GIS makes geography alive

Oct 2012 | No Comment

“Geography is our platform for understanding the world,” said Esri president Jack Dangermond in his opening remarks at the 2012 Esri International User Conference, held July 23–27 in San Diego, California, “and GIS makes geography come alive by condensing down data and knowledge into a kind of language that we can easily understand.”

Dangermond went on to talk about Geography as a Platform (GaaP), a GIS-based environment he envisions that will deliver enabling technology to anyone, anywhere, on any type of device. He indicated that ArcGIS Online, Esri’s cloud service, is a fundamental component of the GaaP concept because it promotes platform interoperability.
Keynote speaker Julia Marton- Lefèvre, director-general of the International Union for Conservation of Nature (IUCN), addressed the problem of species loss and talked about the IUCN Red List of Threatened Species map portal that accesses a vast dataset of 40,000 georeferenced species. Another plenary speaker, Peter Carlisle, mayor of Honolulu, Hawaii, discussed how his city used ArcGIS and Esri CityEngine to look at the impact of population growth on Honolulu’s public transport network. Bruce Wong, manager of network analytics at General Motors, shared how successful location analytics helped transform the company.

During the technology workshops, Esri’s technical support team demonstrated new tools, workfl ows, and applications available in ArcGIS 10.1. A key benefi t is the creation of an interactive common operating picture, which incorporates web applications created on ArcGIS for Server, and Software/Data as a Service provided by ArcGIS Online.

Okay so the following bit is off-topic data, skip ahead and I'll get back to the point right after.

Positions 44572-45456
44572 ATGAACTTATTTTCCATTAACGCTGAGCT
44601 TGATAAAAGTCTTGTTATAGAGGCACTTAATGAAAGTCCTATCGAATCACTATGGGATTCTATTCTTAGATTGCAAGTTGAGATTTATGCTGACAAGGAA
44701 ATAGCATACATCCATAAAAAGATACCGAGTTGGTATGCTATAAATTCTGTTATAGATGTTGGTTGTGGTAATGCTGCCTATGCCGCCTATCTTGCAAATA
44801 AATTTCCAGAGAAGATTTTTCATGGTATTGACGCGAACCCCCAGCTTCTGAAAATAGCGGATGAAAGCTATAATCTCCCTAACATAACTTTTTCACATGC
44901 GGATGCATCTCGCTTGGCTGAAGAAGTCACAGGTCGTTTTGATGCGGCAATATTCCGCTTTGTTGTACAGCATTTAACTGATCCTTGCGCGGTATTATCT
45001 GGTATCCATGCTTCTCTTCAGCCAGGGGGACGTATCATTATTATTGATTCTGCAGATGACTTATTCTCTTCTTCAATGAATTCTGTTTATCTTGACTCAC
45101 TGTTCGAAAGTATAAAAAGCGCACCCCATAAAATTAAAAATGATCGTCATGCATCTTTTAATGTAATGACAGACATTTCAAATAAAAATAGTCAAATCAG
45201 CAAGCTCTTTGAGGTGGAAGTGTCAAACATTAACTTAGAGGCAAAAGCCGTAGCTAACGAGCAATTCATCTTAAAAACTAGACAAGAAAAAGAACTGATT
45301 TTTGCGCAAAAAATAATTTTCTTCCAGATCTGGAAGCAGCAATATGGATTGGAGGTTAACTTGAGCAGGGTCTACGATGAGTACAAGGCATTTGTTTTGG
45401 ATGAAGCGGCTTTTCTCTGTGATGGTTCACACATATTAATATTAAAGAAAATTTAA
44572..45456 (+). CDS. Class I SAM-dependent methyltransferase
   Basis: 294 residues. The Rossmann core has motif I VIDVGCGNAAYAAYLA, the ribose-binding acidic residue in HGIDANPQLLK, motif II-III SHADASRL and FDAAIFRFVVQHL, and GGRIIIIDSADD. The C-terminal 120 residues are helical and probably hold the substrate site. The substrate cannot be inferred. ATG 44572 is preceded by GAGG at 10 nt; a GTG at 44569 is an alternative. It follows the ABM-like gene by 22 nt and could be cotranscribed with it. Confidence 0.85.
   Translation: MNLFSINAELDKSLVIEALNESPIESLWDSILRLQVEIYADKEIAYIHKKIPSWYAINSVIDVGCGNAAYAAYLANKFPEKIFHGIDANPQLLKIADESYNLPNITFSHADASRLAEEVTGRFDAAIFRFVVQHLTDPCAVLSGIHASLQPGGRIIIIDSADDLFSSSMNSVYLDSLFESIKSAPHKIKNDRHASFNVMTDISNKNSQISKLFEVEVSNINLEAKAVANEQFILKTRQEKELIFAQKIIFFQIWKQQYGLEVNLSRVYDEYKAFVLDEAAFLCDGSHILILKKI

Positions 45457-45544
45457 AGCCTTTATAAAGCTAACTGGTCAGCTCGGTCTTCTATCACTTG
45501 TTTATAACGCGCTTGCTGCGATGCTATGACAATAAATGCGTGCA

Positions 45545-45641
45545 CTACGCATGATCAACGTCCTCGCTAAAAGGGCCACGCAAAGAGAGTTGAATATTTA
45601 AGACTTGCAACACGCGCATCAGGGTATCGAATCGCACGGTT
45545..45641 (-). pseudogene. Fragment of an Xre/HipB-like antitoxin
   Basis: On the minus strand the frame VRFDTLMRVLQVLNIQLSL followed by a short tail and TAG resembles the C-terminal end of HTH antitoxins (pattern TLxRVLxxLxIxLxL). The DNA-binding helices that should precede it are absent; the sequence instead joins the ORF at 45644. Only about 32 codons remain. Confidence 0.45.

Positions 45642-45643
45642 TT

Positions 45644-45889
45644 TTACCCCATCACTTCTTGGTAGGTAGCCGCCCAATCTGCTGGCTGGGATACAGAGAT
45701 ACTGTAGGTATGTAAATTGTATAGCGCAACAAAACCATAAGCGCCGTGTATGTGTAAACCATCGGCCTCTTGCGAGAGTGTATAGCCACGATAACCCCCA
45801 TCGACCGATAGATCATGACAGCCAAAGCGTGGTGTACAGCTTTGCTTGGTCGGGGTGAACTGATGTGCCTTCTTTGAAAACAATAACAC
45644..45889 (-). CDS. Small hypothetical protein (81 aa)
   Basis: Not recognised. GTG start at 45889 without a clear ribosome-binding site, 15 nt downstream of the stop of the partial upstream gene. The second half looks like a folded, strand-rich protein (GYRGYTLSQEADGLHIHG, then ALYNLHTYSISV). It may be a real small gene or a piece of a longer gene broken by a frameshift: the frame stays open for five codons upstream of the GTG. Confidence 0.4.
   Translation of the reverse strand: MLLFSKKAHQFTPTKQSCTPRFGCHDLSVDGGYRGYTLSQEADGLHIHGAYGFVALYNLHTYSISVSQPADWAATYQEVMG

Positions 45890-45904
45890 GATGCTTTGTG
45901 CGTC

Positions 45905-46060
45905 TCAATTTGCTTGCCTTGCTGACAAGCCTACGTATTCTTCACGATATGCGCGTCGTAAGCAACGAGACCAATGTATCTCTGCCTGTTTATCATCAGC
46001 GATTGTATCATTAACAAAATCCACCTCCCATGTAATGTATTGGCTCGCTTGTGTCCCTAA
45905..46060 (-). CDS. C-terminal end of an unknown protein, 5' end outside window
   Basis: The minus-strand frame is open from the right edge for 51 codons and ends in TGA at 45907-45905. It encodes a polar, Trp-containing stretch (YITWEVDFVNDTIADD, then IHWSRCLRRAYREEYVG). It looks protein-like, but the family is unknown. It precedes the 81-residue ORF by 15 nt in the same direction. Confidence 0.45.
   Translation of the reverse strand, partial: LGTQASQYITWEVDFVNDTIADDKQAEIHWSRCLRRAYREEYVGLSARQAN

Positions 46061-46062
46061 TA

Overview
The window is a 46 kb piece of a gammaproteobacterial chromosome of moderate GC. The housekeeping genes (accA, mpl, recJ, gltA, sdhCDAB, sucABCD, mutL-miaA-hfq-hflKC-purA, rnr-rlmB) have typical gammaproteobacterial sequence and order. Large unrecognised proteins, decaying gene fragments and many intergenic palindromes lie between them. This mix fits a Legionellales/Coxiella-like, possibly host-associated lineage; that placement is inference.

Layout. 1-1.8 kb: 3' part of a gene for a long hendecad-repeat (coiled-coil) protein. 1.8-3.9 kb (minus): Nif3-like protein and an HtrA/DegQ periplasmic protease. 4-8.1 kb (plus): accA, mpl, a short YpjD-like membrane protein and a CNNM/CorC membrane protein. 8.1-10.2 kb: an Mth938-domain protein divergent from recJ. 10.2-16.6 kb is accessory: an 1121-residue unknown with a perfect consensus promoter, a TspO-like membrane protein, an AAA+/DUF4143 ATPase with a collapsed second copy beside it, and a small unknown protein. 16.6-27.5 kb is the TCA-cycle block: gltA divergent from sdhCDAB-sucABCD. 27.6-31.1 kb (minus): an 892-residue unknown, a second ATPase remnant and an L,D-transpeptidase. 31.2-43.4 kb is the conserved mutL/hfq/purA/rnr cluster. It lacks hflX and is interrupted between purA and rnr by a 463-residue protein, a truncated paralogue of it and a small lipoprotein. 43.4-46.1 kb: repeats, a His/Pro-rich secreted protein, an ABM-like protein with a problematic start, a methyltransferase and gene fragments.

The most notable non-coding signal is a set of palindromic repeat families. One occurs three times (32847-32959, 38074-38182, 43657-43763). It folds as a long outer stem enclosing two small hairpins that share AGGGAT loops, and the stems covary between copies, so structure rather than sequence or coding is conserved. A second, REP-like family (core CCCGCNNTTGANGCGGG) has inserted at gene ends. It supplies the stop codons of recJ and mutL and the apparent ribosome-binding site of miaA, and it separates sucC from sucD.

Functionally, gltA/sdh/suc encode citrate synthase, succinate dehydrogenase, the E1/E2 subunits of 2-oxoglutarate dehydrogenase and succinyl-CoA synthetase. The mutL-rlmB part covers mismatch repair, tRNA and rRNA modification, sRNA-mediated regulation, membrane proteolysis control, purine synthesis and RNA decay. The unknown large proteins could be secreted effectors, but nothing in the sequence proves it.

The more than 15,500 attendees had a number of opportunities to share their work, including the User Software Applications Fair, Map Gallery, Lightning Talks, and moderated paper sessions. At the GIS Solutions EXPO, many users joined the Handson Learning Lab and watched product and application demonstrations.

The annual awards presentation is an eagerly anticipated part of the conference. This year, the Lifetime Achievement Award was presented to renowned landscape architect Stephen Ervin, while the President’s Award acknowledged the work of the US Environmental Protection Agency. Two Making a Difference Awards were presented this year: one to the Trust for Public Land and the other to Mayor Carlisle. The US Geological Survey was given a special mention for its 40-year-old Landsat program and thanked for making this data available for free. In addition, Esri celebrated the outstanding work of more than 160 businesses, governments, and organizations around the world at the Special Achievement in GIS Awards ceremony. During the closing session, awards for selected maps exhibited in the Map Gallery were presented.

Esri staged fi ve concurrent conventions this year in conjunction with its User Conference: the Esri Business Summit, Survey Summit (jointly with the American Congress on Surveying and Mapping Annual Conference), Esri Homeland Security Summit, Global Marketing and Sales Summit, and Esri Education GIS Conference.

Juliana Rotich, cofounder and executive director of Ushahidi, spoke on crowd mapping, citizen science, and participatory learning during a special presentation at the education conference. Based in Nairobi, Kenya, Ushahidi— which means “testimony” in Swahili—supports map-based, crowdsourced data collection for the democratization of information. Esri is a longtime supporter of Ushahidi and recently released the ArcGIS Add-in for Ushahidi.

While the User Conference is now concluded, it is still possible to learn about the latest trends and GIS technologies that were discussed. The conference website,, is a valuable resource for viewing the plenary talks, listening to technical session podcasts, and reading conference proceedings such as user presentations.

The 2013 Esri International User Conference will be held at the San Diego Convention Center July 8–12.

Jim Baumann, Esri Writer

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